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The 2008 child support reform in the UK

Dadomo, Christian



The Child Maintenance and Other Payments Act 2008 which received Royal Assent on 5 June 2008 aims to re-design the child support system as established in 1993 by the conservative government and amended under the Blair government. Both the original and the amended version of the system proved to be a failure.
With effect from 14 July 2008, the new Act notably abolished the former requirement that parents with care in receipt of state benefits must apply for child maintenance through the Child Support Agency (CSA).
It also replaced the inefficient and long criticised CSA with the Child Maintenance and Enforcement Commission (C-MEC), which is now up and running.
One of the main principles upon which the new system is based is that the state should get involved only when parents cannot come to an agreement themselves or when one of them attempts to evade their responsibilities. The Act therefore encourages parents to make private maintenance arrangements for their children. However, these “voluntary maintenance agreements” are not legally binding.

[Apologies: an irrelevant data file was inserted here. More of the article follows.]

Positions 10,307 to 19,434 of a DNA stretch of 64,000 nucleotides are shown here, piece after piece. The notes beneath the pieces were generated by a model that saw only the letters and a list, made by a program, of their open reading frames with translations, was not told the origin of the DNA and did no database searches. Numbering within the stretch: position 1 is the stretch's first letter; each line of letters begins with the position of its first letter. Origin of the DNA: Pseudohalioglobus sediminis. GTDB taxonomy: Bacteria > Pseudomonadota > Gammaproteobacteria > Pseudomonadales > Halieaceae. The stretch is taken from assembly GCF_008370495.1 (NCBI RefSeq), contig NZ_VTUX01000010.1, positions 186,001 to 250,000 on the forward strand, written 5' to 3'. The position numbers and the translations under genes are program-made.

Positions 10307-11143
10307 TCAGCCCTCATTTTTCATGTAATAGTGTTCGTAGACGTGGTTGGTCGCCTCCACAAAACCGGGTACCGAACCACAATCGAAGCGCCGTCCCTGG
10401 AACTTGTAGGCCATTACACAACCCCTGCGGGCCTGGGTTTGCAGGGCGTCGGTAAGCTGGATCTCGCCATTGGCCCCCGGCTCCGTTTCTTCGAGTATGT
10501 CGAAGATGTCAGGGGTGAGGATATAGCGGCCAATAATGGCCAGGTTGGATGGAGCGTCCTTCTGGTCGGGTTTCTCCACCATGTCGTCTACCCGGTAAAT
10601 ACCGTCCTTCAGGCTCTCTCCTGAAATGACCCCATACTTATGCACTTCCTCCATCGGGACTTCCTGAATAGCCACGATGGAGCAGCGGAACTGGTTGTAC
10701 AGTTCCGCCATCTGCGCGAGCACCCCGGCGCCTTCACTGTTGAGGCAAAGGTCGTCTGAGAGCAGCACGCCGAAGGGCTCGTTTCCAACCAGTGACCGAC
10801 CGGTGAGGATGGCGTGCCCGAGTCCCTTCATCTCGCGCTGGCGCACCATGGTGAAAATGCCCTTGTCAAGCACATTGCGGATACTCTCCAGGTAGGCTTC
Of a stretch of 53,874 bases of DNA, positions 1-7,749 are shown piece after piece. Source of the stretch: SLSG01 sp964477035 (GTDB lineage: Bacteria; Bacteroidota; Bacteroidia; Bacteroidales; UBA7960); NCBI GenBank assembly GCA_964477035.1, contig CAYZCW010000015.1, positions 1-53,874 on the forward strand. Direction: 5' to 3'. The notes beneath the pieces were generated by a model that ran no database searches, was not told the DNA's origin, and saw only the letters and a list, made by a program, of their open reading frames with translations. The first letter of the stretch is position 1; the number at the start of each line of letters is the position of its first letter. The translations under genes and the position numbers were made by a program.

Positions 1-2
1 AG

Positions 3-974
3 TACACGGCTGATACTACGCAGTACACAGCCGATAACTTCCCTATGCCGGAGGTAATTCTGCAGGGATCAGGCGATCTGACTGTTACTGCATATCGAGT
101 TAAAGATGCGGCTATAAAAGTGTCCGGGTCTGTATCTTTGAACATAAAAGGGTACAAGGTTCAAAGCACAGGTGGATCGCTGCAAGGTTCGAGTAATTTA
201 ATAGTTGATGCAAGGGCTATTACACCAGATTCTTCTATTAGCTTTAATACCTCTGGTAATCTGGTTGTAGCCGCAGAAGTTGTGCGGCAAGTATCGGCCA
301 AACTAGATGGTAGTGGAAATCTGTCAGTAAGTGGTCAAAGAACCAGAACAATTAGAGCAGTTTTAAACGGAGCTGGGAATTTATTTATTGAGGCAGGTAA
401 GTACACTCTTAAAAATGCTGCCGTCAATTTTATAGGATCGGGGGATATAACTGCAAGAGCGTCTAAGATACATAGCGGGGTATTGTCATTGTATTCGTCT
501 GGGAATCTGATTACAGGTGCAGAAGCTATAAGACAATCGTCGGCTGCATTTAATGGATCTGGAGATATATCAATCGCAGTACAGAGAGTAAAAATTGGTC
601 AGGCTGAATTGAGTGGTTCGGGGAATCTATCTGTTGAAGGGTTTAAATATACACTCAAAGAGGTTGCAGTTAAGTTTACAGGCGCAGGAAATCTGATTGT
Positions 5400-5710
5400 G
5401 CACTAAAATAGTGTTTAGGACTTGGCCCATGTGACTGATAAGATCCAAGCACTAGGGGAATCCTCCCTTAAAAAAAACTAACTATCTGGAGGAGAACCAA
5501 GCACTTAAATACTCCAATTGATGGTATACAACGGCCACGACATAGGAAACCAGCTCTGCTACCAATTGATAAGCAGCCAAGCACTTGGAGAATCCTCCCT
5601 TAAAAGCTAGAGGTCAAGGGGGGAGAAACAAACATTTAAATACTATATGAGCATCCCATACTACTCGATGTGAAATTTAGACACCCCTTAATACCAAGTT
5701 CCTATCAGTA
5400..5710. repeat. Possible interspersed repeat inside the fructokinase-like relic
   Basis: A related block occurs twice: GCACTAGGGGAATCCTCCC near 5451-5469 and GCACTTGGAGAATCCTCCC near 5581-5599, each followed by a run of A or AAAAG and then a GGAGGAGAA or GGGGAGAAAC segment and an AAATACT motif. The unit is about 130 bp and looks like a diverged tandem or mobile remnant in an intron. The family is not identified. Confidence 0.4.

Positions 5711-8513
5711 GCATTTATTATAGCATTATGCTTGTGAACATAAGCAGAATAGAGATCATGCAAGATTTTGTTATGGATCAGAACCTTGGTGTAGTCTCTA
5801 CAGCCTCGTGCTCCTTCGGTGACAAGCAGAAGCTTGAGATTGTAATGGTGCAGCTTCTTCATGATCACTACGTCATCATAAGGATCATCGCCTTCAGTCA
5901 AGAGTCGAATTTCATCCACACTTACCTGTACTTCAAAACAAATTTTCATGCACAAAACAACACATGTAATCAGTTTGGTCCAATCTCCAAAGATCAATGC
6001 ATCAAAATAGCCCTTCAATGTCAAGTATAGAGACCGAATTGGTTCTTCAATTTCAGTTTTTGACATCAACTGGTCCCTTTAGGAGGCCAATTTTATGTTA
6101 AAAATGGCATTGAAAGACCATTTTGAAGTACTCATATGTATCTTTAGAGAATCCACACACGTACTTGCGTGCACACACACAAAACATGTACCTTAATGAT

The Act also makes a number of changes to the rules on child support maintenance calculations with the view to simplifying and improving the assessment process.


Dadomo, C. (2009, September). The 2008 child support reform in the UK. Paper presented at International Society of Family Law (ISFL) European Regional conference, Porto, Portugal

Presentation Conference Type Conference Paper (unpublished)
Conference Name International Society of Family Law (ISFL) European Regional conference
Conference Location Porto, Portugal
Start Date Sep 10, 2009
End Date Sep 12, 2009
Acceptance Date Sep 5, 2009
Publication Date Jan 1, 2009
Peer Reviewed Not Peer Reviewed
Keywords child support, UK
Public URL
Additional Information Title of Conference or Conference Proceedings : Family solidarity versus social solidarity in an era of planetary crisis